Cariani went on to write several other plays, and while Borrelli has done some readings for his friend the playwright, he’s never had the chance to be in a full production of a Cariani play until now -- in cul-de-sac at Half Moon Theatre.
“I’m thrilled!” True to his word, Borrelli sounds elated when he says this. “Working with John is the best. We’re not just professional friends, we’re true friends, forever pals.”
In cul-de-sac, Borrelli plays Joe Jones and by a happy coincidence, his wife Irene is played by another friend and another alumna of the Hudson Valley Shakespeare Festival, Katie Hartke. “Katie is like family. To play her husband is like stepping into a comfortable pair of shoes,” Borrelli says. “Over the years, we’ve played brother and sister, we’ve played lovers, we’ve played enemies. . .We grew up together, in a way. I can’t wait to be on stage with her again.”
Borrelli is eager to explore the light and dark sides of his character. “I love the idea of the Joneses being part of the neighborhood and yet there’s this chasm beneath the veneer they present to the world,” he says. “I think that’s something we can all relate to. We all have a way that we carry ourselves in the world – but everyone has lived through something difficult, everyone has a layer of darkness. I’m interested in that contrast. I think it’s very fertile ground.”
Borrelli adds: “Somehow we have all these ideas about what we’re supposed to obtain in life, what it is our birthright to obtain. We all grow up thinking we’re supposed to find that one person who will love us all our lives, and then we’ll have a nice little house, and nice little kids. . .we really believe we’re supposed to get that. And then suddenly we wake up and say: Here it is, and now that I have it, this isn’t what I want at all.”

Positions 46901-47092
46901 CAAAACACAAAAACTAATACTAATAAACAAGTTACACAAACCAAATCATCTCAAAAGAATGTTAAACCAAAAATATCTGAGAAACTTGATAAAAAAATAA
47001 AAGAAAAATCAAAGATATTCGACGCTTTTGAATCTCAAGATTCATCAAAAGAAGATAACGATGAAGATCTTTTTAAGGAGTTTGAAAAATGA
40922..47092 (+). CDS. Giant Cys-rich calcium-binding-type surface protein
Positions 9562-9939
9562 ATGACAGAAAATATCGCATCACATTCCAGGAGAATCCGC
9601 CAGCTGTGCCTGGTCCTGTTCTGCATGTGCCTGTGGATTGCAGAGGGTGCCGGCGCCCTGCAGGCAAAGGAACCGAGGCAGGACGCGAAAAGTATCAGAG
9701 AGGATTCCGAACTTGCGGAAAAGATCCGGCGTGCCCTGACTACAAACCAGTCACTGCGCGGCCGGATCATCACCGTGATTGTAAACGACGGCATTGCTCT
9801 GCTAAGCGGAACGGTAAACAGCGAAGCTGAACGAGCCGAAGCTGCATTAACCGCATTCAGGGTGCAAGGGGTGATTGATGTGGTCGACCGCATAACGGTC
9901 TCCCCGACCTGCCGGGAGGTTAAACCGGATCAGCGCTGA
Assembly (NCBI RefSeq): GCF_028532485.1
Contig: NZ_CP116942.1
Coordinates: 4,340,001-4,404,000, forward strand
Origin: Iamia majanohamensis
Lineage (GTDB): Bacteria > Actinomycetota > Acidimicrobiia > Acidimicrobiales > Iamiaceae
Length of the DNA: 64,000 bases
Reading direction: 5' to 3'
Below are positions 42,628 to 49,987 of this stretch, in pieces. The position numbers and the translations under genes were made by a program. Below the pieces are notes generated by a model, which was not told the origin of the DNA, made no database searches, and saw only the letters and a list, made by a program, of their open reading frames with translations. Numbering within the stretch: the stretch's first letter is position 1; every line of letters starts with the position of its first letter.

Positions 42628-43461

“Look at me: I followed my dream to be an actor, it’s all I ever wanted to be. But if I’d known on that Greyhound bus trip what a winding and uncertain -- albeit exhilarating -- path it would be, I don’t know if I would have taken it!”
Then he laughs suddenly and says: “Look at me: I followed my dream to be an actor, it’s all I ever wanted to be. But if I’d known on that Greyhound bus trip what a winding and uncertain -- albeit exhilarating -- path it would be, I don’t know if I would have taken it!”
Still, he thinks, it’s been worth it. “After all, I’ve met some pretty incredible people along the way. Including John Cariani. So I’m glad I’m here, and I’m really glad to be in this play at Half Moon Theatre.”